Governor's Office for Local Development
Grapevine Cemetery Receives Cemetery Preservation Grant for Governor Laffoon’s Grave Site

Press Release Date:  Friday, March 24, 2006  
Contact Information:  Samantha Cook
Public Information Officer

           Governor Ernie Fletcher and the Governor’s Office for Local Development (GOLD) today announced a $25,000 Cemetery Preservation Grant for Grapevine Cemetery.  This grant will be used for restoration activities.

            “It is important we treasure our Kentucky cemeteries," said Governor Fletcher. "Governor Laffoon and others buried at Grapevine Cemetery deserve a beautiful resting place.”

Cemetery Preservation Funds will be used to perform initial cleanup, landscaping, and fencing.

            Senator Jerry Rhoads (D-Madisonville) said, “Grapevine Cemetery is a historical landmark in Hopkins County and has great significance as the final resting place for a former governor.”

            During his administration, Governor Ruby Laffoon created a state sales tax,

            Representative Eddie Ballard (D-Madisonville) said, “I personally wanted to see this project receive funding.  It has been an honor to work with Bonnie Metcalfe and her colleagues with the cemetery.  I look forward to future projects in Hopkins County.”

Representative Jim Gooch (D-Providence) said, “The site improvements will make this area more accessible while preserving the historical importance of this cemetery.  We should take care of our past, so that not only our children but our children’s children will appreciate it”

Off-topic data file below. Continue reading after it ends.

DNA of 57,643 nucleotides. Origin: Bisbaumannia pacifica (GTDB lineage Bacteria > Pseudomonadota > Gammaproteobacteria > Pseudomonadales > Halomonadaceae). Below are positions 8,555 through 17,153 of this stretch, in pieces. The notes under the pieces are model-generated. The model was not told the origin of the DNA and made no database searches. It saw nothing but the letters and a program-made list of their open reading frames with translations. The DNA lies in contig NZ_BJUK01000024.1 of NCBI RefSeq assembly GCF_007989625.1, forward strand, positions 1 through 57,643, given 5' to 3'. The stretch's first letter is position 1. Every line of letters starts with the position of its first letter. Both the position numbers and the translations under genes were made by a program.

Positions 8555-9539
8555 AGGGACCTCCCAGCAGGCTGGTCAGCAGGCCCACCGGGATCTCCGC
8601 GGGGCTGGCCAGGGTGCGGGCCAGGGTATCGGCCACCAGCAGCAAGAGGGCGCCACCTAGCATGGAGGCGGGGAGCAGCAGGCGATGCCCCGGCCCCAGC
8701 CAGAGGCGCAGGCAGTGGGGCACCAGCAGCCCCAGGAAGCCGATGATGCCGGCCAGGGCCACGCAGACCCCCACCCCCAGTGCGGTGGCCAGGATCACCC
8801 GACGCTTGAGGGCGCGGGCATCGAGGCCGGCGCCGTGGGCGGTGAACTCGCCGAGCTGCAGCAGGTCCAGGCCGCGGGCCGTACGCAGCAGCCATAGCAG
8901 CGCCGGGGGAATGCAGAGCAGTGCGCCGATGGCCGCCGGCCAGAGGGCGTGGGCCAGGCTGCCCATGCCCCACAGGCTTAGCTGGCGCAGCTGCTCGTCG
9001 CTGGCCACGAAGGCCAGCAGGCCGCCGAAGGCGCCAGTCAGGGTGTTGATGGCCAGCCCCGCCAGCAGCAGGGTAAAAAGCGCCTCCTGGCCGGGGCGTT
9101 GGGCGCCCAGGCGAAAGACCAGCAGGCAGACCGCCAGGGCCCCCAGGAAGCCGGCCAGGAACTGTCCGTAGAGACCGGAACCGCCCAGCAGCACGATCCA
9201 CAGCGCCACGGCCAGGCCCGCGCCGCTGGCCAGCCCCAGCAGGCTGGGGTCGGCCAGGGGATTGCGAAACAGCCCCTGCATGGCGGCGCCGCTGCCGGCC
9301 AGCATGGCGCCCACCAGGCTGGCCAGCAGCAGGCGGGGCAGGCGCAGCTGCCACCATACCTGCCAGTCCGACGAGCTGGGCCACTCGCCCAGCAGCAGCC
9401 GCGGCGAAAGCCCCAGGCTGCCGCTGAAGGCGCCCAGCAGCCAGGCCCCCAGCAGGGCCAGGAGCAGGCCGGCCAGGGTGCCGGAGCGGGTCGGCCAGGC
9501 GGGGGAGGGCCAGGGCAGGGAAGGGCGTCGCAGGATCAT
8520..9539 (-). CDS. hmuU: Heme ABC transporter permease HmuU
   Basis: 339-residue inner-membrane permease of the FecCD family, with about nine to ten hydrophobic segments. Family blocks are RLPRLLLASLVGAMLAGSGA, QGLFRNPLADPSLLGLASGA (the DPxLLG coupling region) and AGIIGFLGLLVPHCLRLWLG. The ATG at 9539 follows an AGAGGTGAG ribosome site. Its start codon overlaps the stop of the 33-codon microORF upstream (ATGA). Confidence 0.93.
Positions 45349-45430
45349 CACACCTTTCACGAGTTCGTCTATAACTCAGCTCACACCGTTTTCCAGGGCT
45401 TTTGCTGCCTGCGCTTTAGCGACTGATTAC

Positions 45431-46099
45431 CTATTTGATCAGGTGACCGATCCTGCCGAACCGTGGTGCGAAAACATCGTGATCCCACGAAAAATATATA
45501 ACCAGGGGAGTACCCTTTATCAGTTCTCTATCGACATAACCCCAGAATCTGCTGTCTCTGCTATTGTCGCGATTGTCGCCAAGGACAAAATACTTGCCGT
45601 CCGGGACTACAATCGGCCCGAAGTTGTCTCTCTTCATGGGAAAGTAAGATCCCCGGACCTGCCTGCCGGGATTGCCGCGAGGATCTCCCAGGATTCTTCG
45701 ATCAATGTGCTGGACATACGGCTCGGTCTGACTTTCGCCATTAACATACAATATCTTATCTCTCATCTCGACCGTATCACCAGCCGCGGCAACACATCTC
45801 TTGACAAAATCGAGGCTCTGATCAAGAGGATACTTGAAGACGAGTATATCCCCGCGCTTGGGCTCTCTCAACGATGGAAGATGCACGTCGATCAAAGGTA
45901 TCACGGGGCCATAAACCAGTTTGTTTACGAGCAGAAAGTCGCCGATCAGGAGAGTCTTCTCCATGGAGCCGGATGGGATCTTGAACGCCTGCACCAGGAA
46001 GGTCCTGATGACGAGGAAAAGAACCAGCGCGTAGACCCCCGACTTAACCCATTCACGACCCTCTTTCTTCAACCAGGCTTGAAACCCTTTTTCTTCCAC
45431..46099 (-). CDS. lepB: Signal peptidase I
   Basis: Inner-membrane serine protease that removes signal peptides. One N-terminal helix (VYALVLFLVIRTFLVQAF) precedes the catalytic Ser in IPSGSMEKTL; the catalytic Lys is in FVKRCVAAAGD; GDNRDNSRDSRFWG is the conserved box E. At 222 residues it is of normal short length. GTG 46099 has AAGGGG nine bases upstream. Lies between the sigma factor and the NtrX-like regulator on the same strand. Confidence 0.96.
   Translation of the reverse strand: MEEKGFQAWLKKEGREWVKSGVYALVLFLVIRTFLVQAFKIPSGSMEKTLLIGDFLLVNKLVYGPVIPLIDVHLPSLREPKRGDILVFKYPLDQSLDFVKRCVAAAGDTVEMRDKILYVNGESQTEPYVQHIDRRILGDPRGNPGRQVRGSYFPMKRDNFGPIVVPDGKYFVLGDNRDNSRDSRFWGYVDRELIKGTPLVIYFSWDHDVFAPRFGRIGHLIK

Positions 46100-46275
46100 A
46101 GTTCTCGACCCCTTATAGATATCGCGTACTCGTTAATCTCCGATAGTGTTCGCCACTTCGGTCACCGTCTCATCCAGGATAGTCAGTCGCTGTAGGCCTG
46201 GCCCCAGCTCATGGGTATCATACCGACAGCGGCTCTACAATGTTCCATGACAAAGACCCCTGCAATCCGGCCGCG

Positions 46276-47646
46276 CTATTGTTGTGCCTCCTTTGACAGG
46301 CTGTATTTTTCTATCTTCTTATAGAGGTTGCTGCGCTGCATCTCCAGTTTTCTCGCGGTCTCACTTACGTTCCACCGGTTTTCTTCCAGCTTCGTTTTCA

Governor Laffoon set the record for the number of Kentucky Colonels commissioned by a governor.  Governor Laffoon commissioned Kentucky Fried Chicken (KFC) ™ founder Harland Sanders as a Kentucky Colonel. 

Representative Brent Yonts (D-Greenville) said, “Governor Laffoon is a Western Kentuckian, and as a Western Kentuckian myself, restoring the cemetery to its original state is important.  Restoring this cemetery preserves our link to Kentucky’s past.”

Governor Laffoon was born in Hopkins County and died in 1941.

            The Kentucky Cemetery Preservation program funds maintenance, preservation and restoration activities.  Examples of maintenance activities include initial cleanup and landscaping, purchasing equipment, fencing, signage and improving interior roads. Preservation and restoration activities include acquiring conservation easements, surveying boundaries and repairing and cleaning tombstones.

Other activities that are eligible for funding are historic research, archiving, training to support cemetery preservation and improving access roads.

Counties may establish five-member county cemetery boards to apply for grants. State agencies, local governments, and certain nonprofit organizations – cemeteries, historical and genealogical groups, and local civic groups – also may apply. However, applications from county boards will receive funding priority.

The maximum grant that a group can receive is $25,000 and the minimum grant is $1,000, and a one-to-one local match is required.

A five-member state board oversees the program and makes funding decisions. The state board is chaired by the Commissioner of GOLD and also represents the Kentucky Heritage Council, the Kentucky Historical Society, the Kentucky Association of Counties and the Kentucky African-American Heritage Commission.